Monday, January 19, 2009

Berlin and Beyond 2009 - Day 4

The Goethe-Institut San Francisco's annual festival of films from Germany, Austria and Switzerland, affectionately titled Berlin and Beyond continues its week long stay at the Castro Theatre until Wednesday, January 21, 2009.

I was a bit of a slacker today as I only attended a single program: the program of short subjects, and even at that, I dozed off a bit... This year, the program features ten short films, two of which were animated. It was introduced by "Tim, the intern", who exhibited as perfected a dry humor as his boss, Ingrid Eggers: "I am an intern, which means I have spent four months in a room watching short subjects," and these are the best of the lot.

BENDE SIRA – ICH BIN DRAN (dir. Ismet Ergün, Germany, 2007, 11 mins.) There couldn't be a better way to start the program than this charming story of a group of boys who "compete" to see who gets to see a movie, as the boys can only afford to have one go. It is set in Istanbul, and is in Turkish, but without subtitles, as the story is so universal in action and emotion, it does not need translation. It was affectionate without crossing that horrid line into "cute"!

Due to reasons apparently beyond my control, and with no fault of the work themselves, I actually dozed off during the next two pieces: THE GIRL WITH THE YELLOW STOCKINGS (dir. Grzegorz Muskala, Germany, 2008, 6 mins.) and DIE BEGEGNUNG (dir. Susan Schimk, Germany, 2008, 7 mins.). I hate it when that happens!

BIG PLANS (GROSSE PLÄNE)(dir. Irmgard Walthert, Switzerland, 2008, 4 mins.) This was the first of the two animated pieces. Though it has an appealing visual style, I have to admit I sort of miss the joke. It is available via quicktime player at the link above, so you can see for yourself and perhaps fill me in...

FELIX (dir. Andreas Utta, Germany, 2008, 20 mins.) Internet dating for the pre-teen crowd? Apparently, and it appears that "dating games" start early! The two young performers, Max Wrobel and Jella Alpert are pretty extraordinary given that they have such a short time to convey their characters surprising depth. She is deaf and he is hearing, and they meet via a chat room where he pretends to be deaf as well, even when they meet. Conflict ensues, of course, but the two actors handle it with such maturity that I was completely absorbed!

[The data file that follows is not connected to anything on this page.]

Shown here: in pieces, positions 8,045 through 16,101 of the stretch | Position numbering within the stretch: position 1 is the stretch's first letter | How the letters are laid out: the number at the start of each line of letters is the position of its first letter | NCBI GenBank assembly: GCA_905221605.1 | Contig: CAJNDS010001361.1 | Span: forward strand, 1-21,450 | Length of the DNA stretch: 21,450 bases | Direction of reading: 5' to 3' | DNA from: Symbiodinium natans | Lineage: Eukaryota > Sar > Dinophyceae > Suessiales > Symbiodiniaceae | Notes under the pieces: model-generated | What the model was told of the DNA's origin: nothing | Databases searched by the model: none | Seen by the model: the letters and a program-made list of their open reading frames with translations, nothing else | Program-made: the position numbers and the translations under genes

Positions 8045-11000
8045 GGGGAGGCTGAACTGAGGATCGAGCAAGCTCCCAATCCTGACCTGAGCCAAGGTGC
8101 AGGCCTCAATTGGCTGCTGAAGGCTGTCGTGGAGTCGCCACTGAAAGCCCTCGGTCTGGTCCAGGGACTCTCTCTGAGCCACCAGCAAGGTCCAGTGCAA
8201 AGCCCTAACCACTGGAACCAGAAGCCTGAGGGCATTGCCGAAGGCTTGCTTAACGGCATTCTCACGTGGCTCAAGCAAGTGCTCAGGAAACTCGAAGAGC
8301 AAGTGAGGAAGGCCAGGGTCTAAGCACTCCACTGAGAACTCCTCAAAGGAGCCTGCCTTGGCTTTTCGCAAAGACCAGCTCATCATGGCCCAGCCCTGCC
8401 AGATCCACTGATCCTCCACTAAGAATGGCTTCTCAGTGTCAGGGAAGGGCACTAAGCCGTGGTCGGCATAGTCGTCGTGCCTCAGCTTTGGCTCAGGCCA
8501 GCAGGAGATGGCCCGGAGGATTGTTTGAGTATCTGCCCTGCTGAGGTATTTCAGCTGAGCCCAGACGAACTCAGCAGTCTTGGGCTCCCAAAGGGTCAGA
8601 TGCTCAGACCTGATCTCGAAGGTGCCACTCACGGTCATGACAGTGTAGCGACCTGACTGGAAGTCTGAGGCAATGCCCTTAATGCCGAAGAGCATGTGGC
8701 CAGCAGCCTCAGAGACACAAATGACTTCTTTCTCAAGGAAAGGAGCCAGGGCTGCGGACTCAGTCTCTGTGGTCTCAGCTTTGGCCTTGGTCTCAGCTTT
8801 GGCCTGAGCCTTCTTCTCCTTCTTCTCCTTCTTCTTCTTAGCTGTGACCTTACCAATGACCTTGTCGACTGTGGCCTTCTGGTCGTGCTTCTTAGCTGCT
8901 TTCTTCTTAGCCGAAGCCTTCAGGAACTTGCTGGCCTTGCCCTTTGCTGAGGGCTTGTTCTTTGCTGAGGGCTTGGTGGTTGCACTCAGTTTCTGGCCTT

SOMMERSONNTAG (dir. Sigi Kamml, Austria, 2008, 10 mins.) An almost cruel and unbearable drama in which a "guard at a huge lift bridge has to make a wrenching decision between sacrifcing his deaf son or a train filled with hundreds of passengers." However, it is extremely effective! The editing is nearly ruthless and in its brief 10 minutes, does more than some full length features aspire to.

DOG FOOD (HUNDEFUTTER (dir. Till Kleinert, Germany, 2007, 15 mins.) This is an exceptionally quirky little film in which a pair of decidedly dislikable characters are introduced, yet director Till Kleinert still manages to provide a punchline. On a dare, a young man breaks into an elderly woman's house and must retrieve a "souvenir", as it were. I can't say that hilarity ensues, as it does get very dark before it bursts open with a good chuckle.

SAMSA – HOMMAGE AN KAFKA (dir. Rene Lange, Germany, 2008, 4 mins.) Quoted from the program: "A nightmarish sequence depicting a cockroach at a type writer." It's an amazing looking animated short, which gave me the creeps!

ILLUSION (dir. Burhan Qurbani, Germany, 2007, 9 mins.) This was a surprisingly engaging drama about a woman who is unable to let go off her job as a "conductor" on Berlin's subway system. Or at least that is how I would describe it. Though none of the characters are that necessarily appealing, the twists and turns of the script kept me quite involved.

ON THE LINE (AUF DER STRECKE) (dir. Reto Caffi, Switzerland, 2007, 30 mins.) This short crosses that quirky little time standard I have, that as you approach thirty minutes, then are you really aiming at something that should be expanded to feature length, or do you edit down to a reasonable short length? In this case, I think Reto Caffi could have ended the film around 10 minutes earlier with a near shocking O'Henry twist. However, he continues on to achieve a more complete resolution, which actually ends with a very ambiguous final shot. I do believe he has a reasonable feature length film here, as the relationship between the store security guard and one of the cashiers could have been further explored, especially considering the "error in judgment" that the guard makes. The editing of the "crisis moment" is exceptionally well done. The performers are unusually appealing, in that they break the mold as far as the American physical aesthetic is concerned. I think that Caffi just needs to make a decision as to the future of his screenplay here, which seems to be pretty bright, as he won a special Oscar from the Student Academy Awards for Foreign Language Film.

Maxxxxx says
re SAMSA – HOMMAGE AN KAFKA: Freaked him out!

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